Outdoors Columns

Notes from a plant nerd: A lily so superb

Sometimes standing as high as 8 feet, the native Turk’s-cap lily is often taller than most people. Adam Bigelow photo Sometimes standing as high as 8 feet, the native Turk’s-cap lily is often taller than most people. Adam Bigelow photo

Right now, throughout Southern Appalachia, and especially along the Blue Ridge Parkway near Balsam Gap in either direction, one of the most beautiful and iconic flowers in all of Appalachia is in bloom.


And it is stunning, lighting up the roadsides and forest edges with large, orange flowers and stacks of big, green leaves in whorls all up and down the stem, looking like a pagoda. 

The plant in question is a lily so superb that it was given the botanical name of Lilium superbum. Today, I am celebrating the beautiful flowers of the Turk’s-cap lily. Standing tall at 4 to 6 feet, sometimes over 8 feet, this plant is taller than most people. Their flowers nod downwards with large, reddish-brown stamens covered in thick pollen. The flowers are often covered up with butterflies like pipevine swallowtails (Battus philenor) drinking nectar and helping to pollinate this plant, so there will always be plenty to bloom in coming years.

Seven species of lilies are native to North Carolina, with five of them occurring in mountain counties. And while the Canada lily (Lilium canadense), Gray’s lily (Lilium grayii), Carolina lily (Lilium michauxii) and wood lily (Lilium philadelphicaum) are all beautiful in their own ways, the tall stature and large clusters of flowers, often containing 10 to over 25 individual blooms on the same plant, make the Turk’s-cap one the showiest, in my estimation. Luckily this is not a competition, and we can enjoy them all.

The flowers of Turk’s-cap lilies can be confused with those of other lilies, both native and exotic. They do look similar to the many cultivars, or cultivated varieties, and to hybrids of tiger lilies, which have parentage native to the Asian continent. But, while the flowers of tiger lily tend to face upwards and the plants only grow to 3 or so feet tall, Turk’s-cap’s flowers nod downward and the plants, as already mentioned, are giants.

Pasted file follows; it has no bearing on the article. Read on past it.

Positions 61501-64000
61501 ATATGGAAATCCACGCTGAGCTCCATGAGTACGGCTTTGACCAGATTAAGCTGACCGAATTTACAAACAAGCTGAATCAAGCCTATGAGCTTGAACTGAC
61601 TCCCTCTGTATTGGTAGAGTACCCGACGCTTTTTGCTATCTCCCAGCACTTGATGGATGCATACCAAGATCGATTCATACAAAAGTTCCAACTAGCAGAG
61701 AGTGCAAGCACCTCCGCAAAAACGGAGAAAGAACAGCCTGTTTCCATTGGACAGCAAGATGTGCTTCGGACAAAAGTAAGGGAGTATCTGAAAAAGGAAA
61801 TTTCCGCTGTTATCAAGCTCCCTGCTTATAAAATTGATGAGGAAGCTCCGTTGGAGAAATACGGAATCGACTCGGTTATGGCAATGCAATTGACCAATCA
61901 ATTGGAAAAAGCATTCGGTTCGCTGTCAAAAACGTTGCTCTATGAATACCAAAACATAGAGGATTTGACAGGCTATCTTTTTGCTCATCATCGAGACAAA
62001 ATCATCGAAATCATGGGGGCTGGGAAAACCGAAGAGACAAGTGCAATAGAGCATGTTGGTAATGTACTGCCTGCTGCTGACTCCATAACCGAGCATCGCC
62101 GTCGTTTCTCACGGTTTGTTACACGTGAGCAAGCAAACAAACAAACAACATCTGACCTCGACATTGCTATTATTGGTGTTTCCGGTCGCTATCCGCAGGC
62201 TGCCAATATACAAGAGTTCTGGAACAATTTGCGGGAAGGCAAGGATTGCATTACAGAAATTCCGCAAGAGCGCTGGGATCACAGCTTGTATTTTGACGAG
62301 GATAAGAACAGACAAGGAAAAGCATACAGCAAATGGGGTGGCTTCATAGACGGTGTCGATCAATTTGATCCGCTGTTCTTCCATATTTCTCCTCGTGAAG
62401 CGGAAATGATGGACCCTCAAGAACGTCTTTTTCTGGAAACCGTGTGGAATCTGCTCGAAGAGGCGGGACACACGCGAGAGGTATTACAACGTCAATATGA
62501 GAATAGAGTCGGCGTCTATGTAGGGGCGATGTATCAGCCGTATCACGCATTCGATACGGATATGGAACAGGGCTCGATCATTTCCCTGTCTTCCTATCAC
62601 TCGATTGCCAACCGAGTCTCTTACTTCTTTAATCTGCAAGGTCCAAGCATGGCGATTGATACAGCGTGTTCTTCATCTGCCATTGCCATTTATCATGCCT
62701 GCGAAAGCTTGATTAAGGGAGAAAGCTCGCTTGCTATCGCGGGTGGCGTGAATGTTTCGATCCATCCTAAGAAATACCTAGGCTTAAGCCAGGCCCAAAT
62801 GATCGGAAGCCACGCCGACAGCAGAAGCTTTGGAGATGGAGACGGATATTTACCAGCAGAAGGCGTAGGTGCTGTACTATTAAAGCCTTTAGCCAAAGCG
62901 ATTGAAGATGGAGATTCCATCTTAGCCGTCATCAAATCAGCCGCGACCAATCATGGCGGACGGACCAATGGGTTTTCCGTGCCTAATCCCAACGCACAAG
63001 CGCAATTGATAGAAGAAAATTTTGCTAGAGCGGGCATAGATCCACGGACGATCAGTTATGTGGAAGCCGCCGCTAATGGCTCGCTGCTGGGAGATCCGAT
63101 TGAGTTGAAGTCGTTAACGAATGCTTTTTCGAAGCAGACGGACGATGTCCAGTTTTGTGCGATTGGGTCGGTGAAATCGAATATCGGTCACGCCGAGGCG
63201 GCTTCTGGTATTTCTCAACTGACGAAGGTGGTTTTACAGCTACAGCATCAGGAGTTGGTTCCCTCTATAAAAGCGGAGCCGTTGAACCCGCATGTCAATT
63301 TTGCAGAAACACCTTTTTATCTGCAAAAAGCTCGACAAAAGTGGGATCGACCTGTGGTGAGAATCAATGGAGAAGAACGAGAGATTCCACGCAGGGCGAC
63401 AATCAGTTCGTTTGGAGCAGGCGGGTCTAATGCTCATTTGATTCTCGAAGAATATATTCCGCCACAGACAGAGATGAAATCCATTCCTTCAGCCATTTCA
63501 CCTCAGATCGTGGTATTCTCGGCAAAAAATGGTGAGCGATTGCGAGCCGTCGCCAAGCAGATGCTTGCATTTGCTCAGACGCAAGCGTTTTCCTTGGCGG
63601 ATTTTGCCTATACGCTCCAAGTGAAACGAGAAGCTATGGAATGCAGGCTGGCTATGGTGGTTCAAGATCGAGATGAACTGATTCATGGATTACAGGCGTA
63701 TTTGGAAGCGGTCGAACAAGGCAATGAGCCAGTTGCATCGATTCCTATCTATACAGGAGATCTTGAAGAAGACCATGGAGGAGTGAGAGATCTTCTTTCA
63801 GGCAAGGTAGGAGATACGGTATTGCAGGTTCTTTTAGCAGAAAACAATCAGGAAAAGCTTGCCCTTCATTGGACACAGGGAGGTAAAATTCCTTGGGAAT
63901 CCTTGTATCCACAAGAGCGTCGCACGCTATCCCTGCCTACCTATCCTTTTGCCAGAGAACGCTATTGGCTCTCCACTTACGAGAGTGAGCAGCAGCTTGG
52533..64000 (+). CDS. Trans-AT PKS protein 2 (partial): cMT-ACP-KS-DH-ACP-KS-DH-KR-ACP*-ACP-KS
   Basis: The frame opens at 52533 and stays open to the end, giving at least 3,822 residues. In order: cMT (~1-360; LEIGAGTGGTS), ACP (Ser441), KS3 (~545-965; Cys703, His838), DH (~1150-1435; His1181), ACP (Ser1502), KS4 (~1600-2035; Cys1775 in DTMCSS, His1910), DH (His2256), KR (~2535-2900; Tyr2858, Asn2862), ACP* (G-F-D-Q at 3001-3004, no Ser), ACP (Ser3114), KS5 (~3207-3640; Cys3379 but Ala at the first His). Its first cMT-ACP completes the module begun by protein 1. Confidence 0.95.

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They can also be confused for one of the other native lilies found in Southern Appalachia, primarily the Carolina lily. The main differences between these two related species are that the Carolina lily grows shorter, usually, and has fewer blooms per stalk, usually. I qualify these traits because sometimes the Turk’s-cap can have fewer flowers and grow shorter, especially when it is a young plant and growing in deeper shade than it prefers.

One fool-proof way to identify the flowers of Turk’s-cap versus Carolina lily is that at the base of each petal of Turk’s-cap there is a green triangle that forms a five-pointed, green star where all the petals meet in the center. You have to look up and into the center of the flower to see it. Luckily, the Turk’s-caps are so tall that makes it easy to see into their center. The Carolina lily, however, has petals that are orange all the way to the center. Both species exhibit purple or brown spots along the orange flower petals, as well.

The curved petals of Turk’s-cap are really a type of flower part called a “tepal” which is a portmanteau, a word created by combining two separate words together. In this case, it is a combination of “petal” and “sepal.” A petal is often showy and colorful, and it covers the reproductive parts of a flower. A sepal is a modified leaf that covers and protects the unopened flower bud, and then serves to hold the opened flower from below while it’s in bloom.

No matter the proper terminology, or what you like to call them, the flowers of Turk’s-cap lily are stunning. They make driving the already risky Blue Ridge Parkway even more dangerous, as I crane my neck out the window to ogle them and coo at their superb beauty. So, go check them out at mid to high elevations around Western North Carolina right now. Just be sure to drive slowly. Or better yet, park your car at an overlook, and get out to observe them up close and personal. You won’t regret it.

(Adam Bigelow lives in Cullowhee and leads weekly wildflower walks most Fridays and offers consultations and private group tours through Bigelow’s Botanical Excursions. This email address is being protected from spambots. You need JavaScript enabled to view it..

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